By Marlin Stutzman
Last week, two bills introduced in Indiana by state Reps. Ben Smaltz and David Frizzell passed with wide support and now proceed to Gov. Mike Pence for final approval. H.B. 1390 would make it easier for pharmacies to require subscriptions when selling suspicious amounts of pseudoephedrine -- a key ingredient in methamphetamine, and H.B. 1157 would prevent drug-related convicts from buying pseudoephedrine. These are steps in the right direction. Illegal drug use spreads like a dark cloud over communities affected by it, and it rains down misery on all that it touches.
Nationally rising rates of opioid abuse have placed this critical issue in the spotlight across America. The ease with which heroin can be transported and distributed via interstate highways has enabled sellers to reach communities all across our state. From 2008 to 2013, the amount of heroin cases reported by Indiana State Police increased from 354 to 1,396. Although state and local law enforcement are working overtime combating the heroin problem, addiction often starts at home with the abuse and overprescription of legal painkillers.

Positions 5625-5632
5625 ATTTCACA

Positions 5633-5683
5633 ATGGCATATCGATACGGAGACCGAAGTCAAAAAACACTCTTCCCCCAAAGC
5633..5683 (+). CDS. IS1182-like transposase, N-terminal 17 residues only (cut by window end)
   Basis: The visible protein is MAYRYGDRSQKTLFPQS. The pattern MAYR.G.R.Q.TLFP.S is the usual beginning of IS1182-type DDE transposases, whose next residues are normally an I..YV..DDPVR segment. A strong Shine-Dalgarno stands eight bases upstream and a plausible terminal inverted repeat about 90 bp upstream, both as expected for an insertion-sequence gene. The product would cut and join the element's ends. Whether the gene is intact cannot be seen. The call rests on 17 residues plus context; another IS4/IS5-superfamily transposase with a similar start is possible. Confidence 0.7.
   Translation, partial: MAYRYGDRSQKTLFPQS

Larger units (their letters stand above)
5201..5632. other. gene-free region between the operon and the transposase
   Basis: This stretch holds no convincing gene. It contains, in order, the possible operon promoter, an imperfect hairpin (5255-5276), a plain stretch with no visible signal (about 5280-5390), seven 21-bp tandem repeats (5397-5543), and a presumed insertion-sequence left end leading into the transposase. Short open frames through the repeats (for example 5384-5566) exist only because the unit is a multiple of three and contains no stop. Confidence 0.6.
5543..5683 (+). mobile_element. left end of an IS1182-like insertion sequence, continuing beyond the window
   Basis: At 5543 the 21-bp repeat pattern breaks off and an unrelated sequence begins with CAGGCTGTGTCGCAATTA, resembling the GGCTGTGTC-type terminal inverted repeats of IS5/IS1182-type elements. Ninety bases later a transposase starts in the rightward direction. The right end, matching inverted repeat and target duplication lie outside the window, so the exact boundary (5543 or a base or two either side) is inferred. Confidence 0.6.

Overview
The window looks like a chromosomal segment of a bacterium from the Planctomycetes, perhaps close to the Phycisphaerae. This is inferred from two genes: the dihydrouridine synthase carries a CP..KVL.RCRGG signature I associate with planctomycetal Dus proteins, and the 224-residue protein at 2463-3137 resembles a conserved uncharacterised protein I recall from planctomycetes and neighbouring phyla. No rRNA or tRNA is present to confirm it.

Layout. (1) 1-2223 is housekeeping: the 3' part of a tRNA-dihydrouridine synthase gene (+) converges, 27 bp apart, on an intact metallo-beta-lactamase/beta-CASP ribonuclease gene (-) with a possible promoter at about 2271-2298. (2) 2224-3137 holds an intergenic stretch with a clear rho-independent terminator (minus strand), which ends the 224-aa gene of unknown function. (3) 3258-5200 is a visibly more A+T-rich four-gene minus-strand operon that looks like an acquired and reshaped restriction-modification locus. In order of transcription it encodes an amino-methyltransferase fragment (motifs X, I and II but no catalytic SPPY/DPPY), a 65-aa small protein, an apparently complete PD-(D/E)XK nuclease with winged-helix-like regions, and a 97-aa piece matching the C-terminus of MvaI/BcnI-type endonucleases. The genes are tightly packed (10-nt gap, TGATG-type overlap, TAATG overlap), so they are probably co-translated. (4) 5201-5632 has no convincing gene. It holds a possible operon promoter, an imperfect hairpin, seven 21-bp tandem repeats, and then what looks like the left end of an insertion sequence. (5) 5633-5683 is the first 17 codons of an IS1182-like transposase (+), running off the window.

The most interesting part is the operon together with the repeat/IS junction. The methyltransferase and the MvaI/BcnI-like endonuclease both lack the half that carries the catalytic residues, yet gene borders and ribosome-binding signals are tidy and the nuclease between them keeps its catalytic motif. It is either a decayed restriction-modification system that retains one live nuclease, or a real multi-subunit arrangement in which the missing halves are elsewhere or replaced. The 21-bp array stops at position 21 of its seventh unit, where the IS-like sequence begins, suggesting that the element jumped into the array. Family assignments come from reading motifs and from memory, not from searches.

Unfortunately, heroin and opioids are only part of the larger battle. Methamphetamine also plagues our great state, and if we as Hoosiers want to put an end to the drug crisis, we need to address the threat of illegal drugs as a whole. While heroin can be shipped into urban areas and spread quickly, meth tends to be made in remote rural locations and devastate those communities. In 2013, 1,797 meth labs were seized by Indiana law enforcement. That is more than any other state. While this high seizure rate is alarming, it speaks to the great work being done by local police departments. The drug epidemic affects all parts of the state, and law enforcement demands the support of state leaders, health care professionals and of one Indiana community to make more progress.
Since this is a communal effort, we must admit there is no simple solution. However, I am proud to join the efforts of my colleagues in Indiana government to strengthen our state's resolve against drugs. Late last year, Gov. Pence created a special task force for coordinating statewide efforts to curb current drug use and prevent future cases. Local groups can follow this lead. Consider Madison County, where a health summit has been arranged for April 14 to address the response to heroin overdose in the region.
There are ways to combat illegal drugs. While some may work well and others not so well, we cannot stop trying. If we remain strong and united against drug abuse, we will leave a safer Indiana for our children. We must put behind bars the distributors and manufacturers of drugs. We must also care for the victims, addicts and those harmed by the addiction of others. We must spread awareness and educate children against this poison. I ask all my fellow Hoosiers to join me in a bold effort to push out drugs and defend our treasured home.